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Jonathan Amos, Science correspondent

Jonathan Amos Science correspondent

Come here for my take on UK and European space as well as the latest on major science stories

Rosetta: Date fixed for historic comet landing attempt

Comet 67P
Comet 67P has a very irregular shape. Landing site "J" is just out of view to the right

The date has been fixed for Europe's daring attempt to land on a comet: Wednesday 12 November.

It will see the Rosetta satellite, which is currently orbiting the huge "ice mountain" known as 67P, drop a small robot from a height of 20km.

If all goes well, the lander will free-fall towards the comet, making contact with the surface somewhere in a 1km-wide zone at roughly 15:35 GMT.

The European Space Agency (Esa) says the challenges ahead are immense.

Imagine pushing a washing machine out the back of an airliner at twice cruising altitude and expecting it to hit Regent's Park in London - all while the ground is moving underneath.

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Why India's Mars mission is so cheap - and thrilling

Mars Orbiter Mission (MOM) is one of the cheapest interplanetary missions ever undertaken

India's space programme has succeeded at the first attempt where others have failed - by sending an operational mission to Mars.

The Mangalyaan satellite was confirmed to be in orbit shortly after 0800, Indian time. It is, without doubt, a considerable achievement.

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Sentinel system pictures Napa quake

Napa interferogram
The white line traces the rupture. Coloured "fringes" denote movement towards or away from the satellite

Europe's new multi-billion-euro Sentinel programme has returned its first earthquake analysis.

The EU satellite system has pictured how the Earth moved when the Magnitude 6.0 tremor hit California's wine-producing Napa region last month.

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Rosetta's 10-billion-tonne comet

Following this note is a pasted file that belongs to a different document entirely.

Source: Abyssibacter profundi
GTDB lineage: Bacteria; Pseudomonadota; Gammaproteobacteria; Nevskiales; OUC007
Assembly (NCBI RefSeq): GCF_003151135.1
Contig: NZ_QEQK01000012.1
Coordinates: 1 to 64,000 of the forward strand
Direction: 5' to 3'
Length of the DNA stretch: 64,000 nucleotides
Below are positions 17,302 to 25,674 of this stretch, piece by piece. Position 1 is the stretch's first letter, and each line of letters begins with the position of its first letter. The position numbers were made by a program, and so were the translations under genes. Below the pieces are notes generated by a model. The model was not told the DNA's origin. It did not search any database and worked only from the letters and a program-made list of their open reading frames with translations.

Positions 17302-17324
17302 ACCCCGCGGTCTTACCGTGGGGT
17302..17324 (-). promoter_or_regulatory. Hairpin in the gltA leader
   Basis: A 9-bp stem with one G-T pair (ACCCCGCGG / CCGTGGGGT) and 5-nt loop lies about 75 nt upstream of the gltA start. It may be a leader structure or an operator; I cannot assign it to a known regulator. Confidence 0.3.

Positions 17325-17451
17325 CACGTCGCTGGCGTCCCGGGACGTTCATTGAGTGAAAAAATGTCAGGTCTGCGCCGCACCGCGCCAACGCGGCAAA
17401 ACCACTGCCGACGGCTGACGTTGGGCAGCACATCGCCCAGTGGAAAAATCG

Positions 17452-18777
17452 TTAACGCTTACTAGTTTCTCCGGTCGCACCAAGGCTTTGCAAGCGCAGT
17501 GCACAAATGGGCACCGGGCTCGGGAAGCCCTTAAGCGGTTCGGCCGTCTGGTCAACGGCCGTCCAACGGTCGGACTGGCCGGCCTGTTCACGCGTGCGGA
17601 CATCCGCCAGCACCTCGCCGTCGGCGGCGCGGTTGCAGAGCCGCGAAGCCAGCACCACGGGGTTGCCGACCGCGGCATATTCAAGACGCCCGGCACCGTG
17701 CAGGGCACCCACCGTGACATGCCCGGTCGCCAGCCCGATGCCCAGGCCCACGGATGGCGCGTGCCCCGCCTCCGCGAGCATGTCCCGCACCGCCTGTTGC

Rosetta is now moving within 80km of Comet 67P/Churyumov-Gerasimenko

The comet being followed by Europe's Rosetta spacecraft has a mass of roughly 10 billion tonnes.

The number has been calculated by monitoring the gravitational tug the 4km-wide "ice mountain" exerts on the probe.

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DigitalGlobe launches super-sharp WorldView-3 Earth imager

About 60% of DigitalGlobe's business is with the US government - for both military and civil applications

The most powerful commercial imaging satellite ever built has just gone into orbit from California, US.

DigitalGlobe's WorldView-3 spacecraft will return pictures of the Earth's surface down to a resolution of 31cm.

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Rosetta heads for space 'rubber duck'

Europe's mission to land on a comet was always going to be difficult, but the pictures released this week of the giant ice ball illustrate just how daunting the task will be.

Comet 67P/Churyumov-Gerasimenko is far more irregular in shape than anyone imagined.

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Spaceport Britain: 'No challenge is insurmountable'

Artist's concept of spaceport

It's more than 40 years since Britain abandoned its own launch capability, cancelling the Black Arrow programme just as it successfully lofted the Prospero satellite.

The subsequent withdrawal from the European Ariane programme confirmed Britain's deep aversion to rockets. Until now. The climate is changing. Ministers are putting public funds (albeit a small sum) into an air-breathing rocket-engine technology, and they've declared their desire to see a home spaceport.

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Rosetta: 'Spuds in space'

Comet 67P on Fri 4 July
Comet 67P seen on Friday 4 July at a separation of 37,000km

With the Rosetta probe closing in on Comet 67P/Churyumov-Gerasimenko, we're beginning to get a sense of the ice mountain's shape.

The latest picture release from the European Space Agency (Esa) may only cover an area of about 30 pixels, but it's clear that 67P is no sphere. In some views, the object appears quite elongated.

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Ariane 6: Customers call the shots

A6.1 would loft the big telecoms satellites; A6.2 would put up the low-orbiting, Earth-observation spacecraft

Europe's rocket industry is currently going through something of an epiphany - the realisation that it must adapt, and fast, or simply become irrelevant.

More than half of the big commercial satellites that are working up there - the ones that relay our TV, phone calls, and internet traffic - were lofted by Ariane vehicles. But that dominance is now under threat from new launchers that promise to undercut Europe's best on price.

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About Jonathan

Jonathan has been a science specialist with the BBC since 1994.

He was part of the team that set up the BBC News website in 1997.

His online science reporting has won major awards in Britain.

Jonathan is perhaps best known for his European space coverage.

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